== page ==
||Sharon McNaryís IM CdA Pre-Race Report
Sharon McNaryís IM CdA Pre-Race Report
I love reading race reports, and Iíll write one as well, but I wanted to take some time today, one week before my first Ironman, to reflect on how I got here.
Why? Maybe to help would-be Iron-folk work their way through the self-questioning, schedule-mangling, gastro-intestinal upset and outright panic that comes with the challenge.
In just the past week, Iíve had two friends tell me they wonít do the Ironman race they had put on their schedule. One decided her heart was more in running, not so much in the bike and swim The other questioned whether she could sustain job and social life with the training volume.
Those are valid concerns, ones with which Iíve also grappled. I guess I got past them, because a week from today Iíll be jumping in Coeur díAlene Lake with more than 2,000 of my new best friends. And yes, Iím a bit freaked out. The lake water temperature is so low the race director is requiring wetsuits, and lifting the ban on neoprene swim booties.
Like most Iron-wanna-bes I signed up for the race a year ago and started training. At first I figured I would write my own training schedule, using the principals and weekly training time suggestions in the book, ďGoing Long.Ē For a while it worked okay, and it got me through the Lake Tahoe Three-Day Triathlon (100 miles total) last September. But I wanted something more specific than a plan I would write myself.
Then I joined www.beginnertriathlete.com and followed its Ironman training program for a few months but the weekend workouts seemed too minimal, given my extensive distance running background and minimal swim and bike experience. Using the plan for the weekday workouts and going on the Tri Chicks hill rides got me through Oceanside 70.3 in March.
But by then, I wanted something super-specific for my last three months of training. I interviewed a few coaches, and ended up using the Triathetix Jump Start plan. The bike ramp-up was steep, with successively longer rides in the hills and flats, topping at 120 miles. Sundays were generally hour-long swims followed by runs of 10 to 17 miles. Doing the Wildflower Olympic course seemed like a relief after the longest of those training weeks.
There were nights I went to bed slightly dreading the work to come the next day. Iíd sleep a little too late, procrastinate, only to find that once I was doing the workout, it was fine, and I was having fun, like a little vacation in the middle of the day.
Imagine, leaving work at 3 p.m. in bike clothes, bicycle already loaded in my little two-seater car (thank goodness for shaded underground parking) to go do a 30- 40- and eventually a 50-mile mid-week ride. Okay, when I was supposed to do a 60-mile ride I got sick to my stomach all day and to this day I donít know if it was nerves or just food poisoning.
I remember that my training volume seemed more difficult to cope with and schedule when it was 8 to 10 hours a week in the first six months or so.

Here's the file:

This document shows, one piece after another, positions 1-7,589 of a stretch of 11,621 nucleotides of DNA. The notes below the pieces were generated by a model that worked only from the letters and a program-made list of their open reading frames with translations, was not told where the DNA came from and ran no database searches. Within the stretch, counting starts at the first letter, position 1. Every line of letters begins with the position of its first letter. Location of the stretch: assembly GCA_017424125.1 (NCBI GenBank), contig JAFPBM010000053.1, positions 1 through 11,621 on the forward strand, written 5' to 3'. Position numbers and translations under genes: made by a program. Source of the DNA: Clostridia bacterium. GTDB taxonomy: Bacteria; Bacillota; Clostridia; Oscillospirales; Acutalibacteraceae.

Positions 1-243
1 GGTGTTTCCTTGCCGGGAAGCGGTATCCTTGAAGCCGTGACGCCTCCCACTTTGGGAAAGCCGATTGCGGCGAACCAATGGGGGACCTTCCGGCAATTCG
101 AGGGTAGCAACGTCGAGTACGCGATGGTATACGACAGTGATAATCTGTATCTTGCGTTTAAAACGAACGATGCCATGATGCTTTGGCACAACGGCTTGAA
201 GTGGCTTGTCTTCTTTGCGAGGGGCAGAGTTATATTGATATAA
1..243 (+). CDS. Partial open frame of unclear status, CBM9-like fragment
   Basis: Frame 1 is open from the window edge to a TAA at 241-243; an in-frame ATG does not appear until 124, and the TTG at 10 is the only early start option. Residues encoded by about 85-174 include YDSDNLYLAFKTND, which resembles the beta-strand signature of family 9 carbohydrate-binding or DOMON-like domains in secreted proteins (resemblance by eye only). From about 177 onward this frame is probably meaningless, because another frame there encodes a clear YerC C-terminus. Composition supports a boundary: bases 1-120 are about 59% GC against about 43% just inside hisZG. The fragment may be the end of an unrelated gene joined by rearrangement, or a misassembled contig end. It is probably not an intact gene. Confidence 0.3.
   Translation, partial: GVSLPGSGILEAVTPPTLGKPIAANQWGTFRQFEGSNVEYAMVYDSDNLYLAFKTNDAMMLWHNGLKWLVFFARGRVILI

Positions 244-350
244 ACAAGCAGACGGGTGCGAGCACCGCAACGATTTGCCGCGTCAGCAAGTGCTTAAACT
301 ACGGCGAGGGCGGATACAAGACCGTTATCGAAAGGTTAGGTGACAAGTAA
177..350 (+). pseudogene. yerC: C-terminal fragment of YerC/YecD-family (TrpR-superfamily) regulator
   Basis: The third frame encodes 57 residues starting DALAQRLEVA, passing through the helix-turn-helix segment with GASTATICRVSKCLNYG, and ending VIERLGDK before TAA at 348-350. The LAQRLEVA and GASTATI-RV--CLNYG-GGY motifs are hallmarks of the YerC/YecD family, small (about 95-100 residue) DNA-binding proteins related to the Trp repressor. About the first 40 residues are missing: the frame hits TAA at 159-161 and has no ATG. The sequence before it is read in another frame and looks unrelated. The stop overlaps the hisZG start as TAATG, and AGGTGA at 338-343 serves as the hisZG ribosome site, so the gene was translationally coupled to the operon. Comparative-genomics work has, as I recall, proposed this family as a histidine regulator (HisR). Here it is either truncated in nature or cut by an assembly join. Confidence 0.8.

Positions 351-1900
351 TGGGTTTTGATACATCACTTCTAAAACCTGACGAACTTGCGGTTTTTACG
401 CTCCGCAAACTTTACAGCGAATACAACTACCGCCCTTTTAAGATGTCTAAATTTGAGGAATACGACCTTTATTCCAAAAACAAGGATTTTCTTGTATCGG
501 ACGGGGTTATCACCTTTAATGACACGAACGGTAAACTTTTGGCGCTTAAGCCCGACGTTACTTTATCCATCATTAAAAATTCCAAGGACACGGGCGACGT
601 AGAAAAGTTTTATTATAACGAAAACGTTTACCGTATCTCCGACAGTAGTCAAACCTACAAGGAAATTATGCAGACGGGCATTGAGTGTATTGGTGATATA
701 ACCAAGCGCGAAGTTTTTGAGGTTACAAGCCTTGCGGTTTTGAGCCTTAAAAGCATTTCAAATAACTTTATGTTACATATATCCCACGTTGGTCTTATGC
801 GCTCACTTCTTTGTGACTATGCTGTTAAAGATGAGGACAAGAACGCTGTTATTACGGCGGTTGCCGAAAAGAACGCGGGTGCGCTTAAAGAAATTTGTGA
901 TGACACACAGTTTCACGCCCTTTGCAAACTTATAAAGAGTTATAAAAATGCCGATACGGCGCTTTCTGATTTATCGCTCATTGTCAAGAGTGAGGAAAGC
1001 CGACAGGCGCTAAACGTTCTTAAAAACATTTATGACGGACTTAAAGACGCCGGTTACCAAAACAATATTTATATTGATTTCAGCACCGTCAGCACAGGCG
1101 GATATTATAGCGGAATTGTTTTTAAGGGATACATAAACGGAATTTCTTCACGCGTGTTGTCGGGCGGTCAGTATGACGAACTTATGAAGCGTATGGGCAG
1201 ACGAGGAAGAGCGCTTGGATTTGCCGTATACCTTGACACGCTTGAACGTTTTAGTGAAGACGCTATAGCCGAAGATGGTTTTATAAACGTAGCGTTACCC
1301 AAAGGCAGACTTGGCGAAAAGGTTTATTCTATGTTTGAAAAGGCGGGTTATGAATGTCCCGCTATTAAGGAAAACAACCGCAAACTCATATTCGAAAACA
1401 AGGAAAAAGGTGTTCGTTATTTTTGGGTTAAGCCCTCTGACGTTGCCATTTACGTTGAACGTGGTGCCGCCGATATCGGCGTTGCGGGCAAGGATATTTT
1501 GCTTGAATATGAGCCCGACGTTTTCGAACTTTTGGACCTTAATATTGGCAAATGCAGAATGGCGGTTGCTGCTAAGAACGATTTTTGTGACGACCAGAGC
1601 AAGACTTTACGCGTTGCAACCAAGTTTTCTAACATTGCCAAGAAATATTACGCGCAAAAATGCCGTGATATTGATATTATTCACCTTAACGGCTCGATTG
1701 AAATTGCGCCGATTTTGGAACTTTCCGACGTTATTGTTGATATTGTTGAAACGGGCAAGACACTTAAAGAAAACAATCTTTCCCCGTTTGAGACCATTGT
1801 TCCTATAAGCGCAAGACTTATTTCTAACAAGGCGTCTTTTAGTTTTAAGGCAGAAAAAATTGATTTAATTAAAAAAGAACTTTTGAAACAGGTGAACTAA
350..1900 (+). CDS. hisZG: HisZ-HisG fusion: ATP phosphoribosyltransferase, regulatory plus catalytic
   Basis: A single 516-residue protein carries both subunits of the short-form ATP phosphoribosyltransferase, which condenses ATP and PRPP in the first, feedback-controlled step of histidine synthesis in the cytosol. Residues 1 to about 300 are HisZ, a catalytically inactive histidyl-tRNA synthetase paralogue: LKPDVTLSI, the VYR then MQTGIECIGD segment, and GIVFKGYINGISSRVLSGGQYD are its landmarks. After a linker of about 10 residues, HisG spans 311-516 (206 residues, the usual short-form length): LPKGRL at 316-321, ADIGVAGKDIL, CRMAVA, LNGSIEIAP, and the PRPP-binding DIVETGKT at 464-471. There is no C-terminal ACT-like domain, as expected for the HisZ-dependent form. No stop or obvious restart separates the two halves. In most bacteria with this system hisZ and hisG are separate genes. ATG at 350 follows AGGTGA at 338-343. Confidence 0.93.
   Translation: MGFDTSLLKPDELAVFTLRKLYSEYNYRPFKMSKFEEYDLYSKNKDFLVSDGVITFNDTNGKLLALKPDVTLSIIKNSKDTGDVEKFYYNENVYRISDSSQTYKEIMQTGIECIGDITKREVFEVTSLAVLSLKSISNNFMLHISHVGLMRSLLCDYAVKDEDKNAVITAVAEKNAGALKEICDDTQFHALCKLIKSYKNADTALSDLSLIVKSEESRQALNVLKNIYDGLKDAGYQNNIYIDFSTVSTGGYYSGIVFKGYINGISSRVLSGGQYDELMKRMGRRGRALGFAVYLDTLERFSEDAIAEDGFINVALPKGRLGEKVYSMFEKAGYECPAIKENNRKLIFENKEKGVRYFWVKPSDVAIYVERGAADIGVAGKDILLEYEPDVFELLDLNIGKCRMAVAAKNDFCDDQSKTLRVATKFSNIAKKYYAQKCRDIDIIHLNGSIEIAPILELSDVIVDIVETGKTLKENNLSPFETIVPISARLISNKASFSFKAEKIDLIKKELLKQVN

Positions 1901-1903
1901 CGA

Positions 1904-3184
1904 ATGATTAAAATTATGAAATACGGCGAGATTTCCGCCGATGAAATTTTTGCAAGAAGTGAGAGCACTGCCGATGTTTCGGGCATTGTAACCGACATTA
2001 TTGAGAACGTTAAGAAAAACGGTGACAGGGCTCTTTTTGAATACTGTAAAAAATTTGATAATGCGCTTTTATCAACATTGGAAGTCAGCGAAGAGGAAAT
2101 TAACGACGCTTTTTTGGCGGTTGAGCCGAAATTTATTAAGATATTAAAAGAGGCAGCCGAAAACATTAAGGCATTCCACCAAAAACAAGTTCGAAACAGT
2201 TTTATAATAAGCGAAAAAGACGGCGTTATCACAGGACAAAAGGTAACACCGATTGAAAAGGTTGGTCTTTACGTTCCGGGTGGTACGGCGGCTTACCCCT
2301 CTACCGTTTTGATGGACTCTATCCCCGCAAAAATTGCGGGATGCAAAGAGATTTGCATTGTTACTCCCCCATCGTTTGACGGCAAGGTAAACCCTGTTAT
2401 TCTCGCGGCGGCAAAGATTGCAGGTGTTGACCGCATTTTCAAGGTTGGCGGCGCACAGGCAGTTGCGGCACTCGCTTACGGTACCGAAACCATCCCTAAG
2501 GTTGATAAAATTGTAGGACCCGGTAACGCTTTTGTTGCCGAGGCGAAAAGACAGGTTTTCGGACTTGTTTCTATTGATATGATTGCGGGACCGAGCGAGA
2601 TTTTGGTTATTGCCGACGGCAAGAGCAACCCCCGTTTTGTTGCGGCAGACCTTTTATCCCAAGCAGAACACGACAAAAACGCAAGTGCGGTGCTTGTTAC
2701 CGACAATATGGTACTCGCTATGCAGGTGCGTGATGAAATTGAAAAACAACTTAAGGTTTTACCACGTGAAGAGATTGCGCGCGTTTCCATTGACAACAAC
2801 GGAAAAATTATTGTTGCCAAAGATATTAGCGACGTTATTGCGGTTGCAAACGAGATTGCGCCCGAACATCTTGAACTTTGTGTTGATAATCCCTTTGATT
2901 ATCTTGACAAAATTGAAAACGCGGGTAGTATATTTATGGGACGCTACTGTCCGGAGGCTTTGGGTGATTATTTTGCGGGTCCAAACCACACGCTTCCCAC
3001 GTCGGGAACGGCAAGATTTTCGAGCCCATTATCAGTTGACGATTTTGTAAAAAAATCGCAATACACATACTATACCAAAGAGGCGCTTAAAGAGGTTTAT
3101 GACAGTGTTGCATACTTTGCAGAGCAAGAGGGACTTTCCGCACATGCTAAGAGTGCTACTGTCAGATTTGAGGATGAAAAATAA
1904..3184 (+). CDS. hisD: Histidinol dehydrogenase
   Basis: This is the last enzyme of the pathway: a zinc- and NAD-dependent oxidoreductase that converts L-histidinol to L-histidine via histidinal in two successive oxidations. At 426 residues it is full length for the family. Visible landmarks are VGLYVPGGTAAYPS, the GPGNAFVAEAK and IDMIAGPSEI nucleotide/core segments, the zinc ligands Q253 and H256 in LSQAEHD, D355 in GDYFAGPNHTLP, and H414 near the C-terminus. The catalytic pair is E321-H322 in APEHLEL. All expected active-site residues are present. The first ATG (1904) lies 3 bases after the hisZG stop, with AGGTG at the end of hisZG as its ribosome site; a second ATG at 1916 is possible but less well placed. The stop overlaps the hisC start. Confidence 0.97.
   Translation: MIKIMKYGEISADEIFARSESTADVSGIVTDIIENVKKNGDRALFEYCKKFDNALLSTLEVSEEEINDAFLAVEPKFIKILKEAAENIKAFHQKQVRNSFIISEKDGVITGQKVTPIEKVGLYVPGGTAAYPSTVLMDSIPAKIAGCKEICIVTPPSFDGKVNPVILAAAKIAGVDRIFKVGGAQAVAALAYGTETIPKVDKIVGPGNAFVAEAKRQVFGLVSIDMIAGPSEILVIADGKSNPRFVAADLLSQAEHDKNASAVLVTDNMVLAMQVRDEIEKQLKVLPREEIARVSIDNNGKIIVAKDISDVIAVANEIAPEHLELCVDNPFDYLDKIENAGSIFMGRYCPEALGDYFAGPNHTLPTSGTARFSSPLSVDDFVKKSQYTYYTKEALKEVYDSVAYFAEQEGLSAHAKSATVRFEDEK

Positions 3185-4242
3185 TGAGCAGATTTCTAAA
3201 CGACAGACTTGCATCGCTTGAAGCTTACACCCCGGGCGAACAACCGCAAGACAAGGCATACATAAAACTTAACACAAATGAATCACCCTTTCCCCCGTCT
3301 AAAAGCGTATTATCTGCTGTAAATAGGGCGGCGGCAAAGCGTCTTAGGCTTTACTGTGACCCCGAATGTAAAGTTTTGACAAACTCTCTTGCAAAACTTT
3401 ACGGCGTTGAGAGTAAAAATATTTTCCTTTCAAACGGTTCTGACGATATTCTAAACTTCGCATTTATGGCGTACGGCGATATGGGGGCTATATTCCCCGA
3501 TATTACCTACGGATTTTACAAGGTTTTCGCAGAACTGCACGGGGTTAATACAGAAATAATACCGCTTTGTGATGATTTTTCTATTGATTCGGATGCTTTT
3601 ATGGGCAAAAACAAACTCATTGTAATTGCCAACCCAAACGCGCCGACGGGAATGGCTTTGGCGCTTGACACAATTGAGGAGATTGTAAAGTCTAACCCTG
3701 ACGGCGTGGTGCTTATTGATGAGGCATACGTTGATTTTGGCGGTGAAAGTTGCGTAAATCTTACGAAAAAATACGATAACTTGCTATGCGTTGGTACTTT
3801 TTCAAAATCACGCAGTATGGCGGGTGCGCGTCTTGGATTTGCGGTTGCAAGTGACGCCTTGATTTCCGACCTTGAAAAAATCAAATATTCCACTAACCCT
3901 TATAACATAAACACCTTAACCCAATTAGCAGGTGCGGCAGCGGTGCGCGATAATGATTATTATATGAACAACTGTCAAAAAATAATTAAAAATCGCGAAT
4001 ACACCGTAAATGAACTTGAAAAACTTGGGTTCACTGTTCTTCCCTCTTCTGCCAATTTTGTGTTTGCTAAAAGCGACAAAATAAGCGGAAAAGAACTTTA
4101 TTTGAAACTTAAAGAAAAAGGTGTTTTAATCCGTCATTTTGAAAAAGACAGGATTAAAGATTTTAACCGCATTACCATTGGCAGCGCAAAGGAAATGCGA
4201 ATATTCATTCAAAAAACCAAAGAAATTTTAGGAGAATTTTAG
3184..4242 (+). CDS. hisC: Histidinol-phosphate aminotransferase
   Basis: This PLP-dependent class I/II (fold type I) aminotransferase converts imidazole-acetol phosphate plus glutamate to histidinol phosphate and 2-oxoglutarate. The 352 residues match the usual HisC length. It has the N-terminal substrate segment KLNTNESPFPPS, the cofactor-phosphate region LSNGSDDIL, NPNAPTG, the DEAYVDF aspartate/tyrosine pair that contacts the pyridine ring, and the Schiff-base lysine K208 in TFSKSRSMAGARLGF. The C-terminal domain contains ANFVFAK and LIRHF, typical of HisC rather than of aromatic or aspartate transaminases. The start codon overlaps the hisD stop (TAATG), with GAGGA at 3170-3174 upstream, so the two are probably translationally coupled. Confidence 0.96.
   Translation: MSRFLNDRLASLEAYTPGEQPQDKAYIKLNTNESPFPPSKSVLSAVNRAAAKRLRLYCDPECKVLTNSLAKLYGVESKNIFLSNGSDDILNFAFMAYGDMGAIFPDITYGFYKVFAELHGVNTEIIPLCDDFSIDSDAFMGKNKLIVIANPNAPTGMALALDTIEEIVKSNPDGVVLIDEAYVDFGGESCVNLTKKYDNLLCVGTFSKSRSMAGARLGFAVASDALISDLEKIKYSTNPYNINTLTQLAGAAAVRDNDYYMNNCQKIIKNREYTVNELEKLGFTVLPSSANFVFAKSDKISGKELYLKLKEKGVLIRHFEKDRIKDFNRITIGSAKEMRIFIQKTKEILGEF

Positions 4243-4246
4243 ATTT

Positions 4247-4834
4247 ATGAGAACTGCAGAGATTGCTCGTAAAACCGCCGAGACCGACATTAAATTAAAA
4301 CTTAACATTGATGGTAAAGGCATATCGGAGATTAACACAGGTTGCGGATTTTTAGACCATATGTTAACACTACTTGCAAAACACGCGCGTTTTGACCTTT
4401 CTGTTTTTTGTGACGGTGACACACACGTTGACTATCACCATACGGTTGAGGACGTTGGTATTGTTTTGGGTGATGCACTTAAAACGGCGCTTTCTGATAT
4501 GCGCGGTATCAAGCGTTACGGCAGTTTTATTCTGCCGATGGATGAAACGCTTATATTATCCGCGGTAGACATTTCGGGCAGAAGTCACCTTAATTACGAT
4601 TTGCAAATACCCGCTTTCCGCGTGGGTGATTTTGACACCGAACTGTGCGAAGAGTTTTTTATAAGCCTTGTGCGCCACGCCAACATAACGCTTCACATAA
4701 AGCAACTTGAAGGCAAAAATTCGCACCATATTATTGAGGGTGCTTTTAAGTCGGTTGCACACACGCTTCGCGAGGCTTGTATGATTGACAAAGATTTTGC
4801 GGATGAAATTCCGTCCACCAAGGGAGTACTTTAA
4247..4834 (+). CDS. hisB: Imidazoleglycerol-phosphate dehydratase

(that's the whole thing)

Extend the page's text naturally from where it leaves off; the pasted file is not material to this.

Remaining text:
By the time my training week had gotten up to 12, 14 and even 18 hours a week, it seemed much easier to do and I resented the time commitment less. Iíd go do a 45-minute swim, then run 7 or 9 miles. It seemed more like a pleasant second job.
There were breakthroughs along the way. On the bike it was the first time I realized I could climb Piuma seated and without stopping. What a great reward for all the lactic acid burn Iíd gone through throwing myself at those Malibu hills.
Another day I was able to pass a couple of men my age as we climbed the switchbacks on the PV loop. They were all dressed up in their road race gear, standing on their pedals doing the Alpe du 'Huez hump, and I was comfy in the aero bars, just spinning past them. ďHi guys. How yaí doing?Ē
I also resigned myself to get better on the swim. Who re-learns inefficient childhood swim training by reading a book? I guess that would be me, because Iím too cheap to pay for swim lessons and too embarrassed to ask the masterís coach for help. My breakthrough was realizing that the less physical effort I put into the swim the better I felt and the faster I swam.
Still I did most of my open water swimming at flat, calm Alamitos Bay, avoiding the rough surf. I would say that my single item of magical thinking about my upcoming race is that Lake Coeur díAlene will be calm. I've been in denial that the wind and chop last year was so bad, the race director gave athletes the option of skipping the swim and making it a duathlon.
So today, I had committed myself to swimming in the ocean. My anxiety about the swim had me tied up in knots for days, but this morning, I joined the Manhattan Beach ocean swim, met friendly people (Thanks Ray, Heather S. and others) did an hour and felt like I could have stayed in another hour.
Anyway, the point Iíve been working toward is this: You may not think you can get through the training for Ironman Ė it truly is daunting and it absorbs a gigantic portion of your time, attention, money, nutritional choices and everything else that you value.
But Iíve become convinced that you donít need to bring to Ironman any particular athletic talent. Like marathoning, it turns out that for me, itís a mental sport. It helps if you are richly self-entertained, because youíll be alone for a lot of the training. You need a willingness to slog through the hours at a moderate cardiac effort, find enjoyment in it, be flexible about the things that go wrong, and just keep going.
Thanks for reading, and wish me luck next week.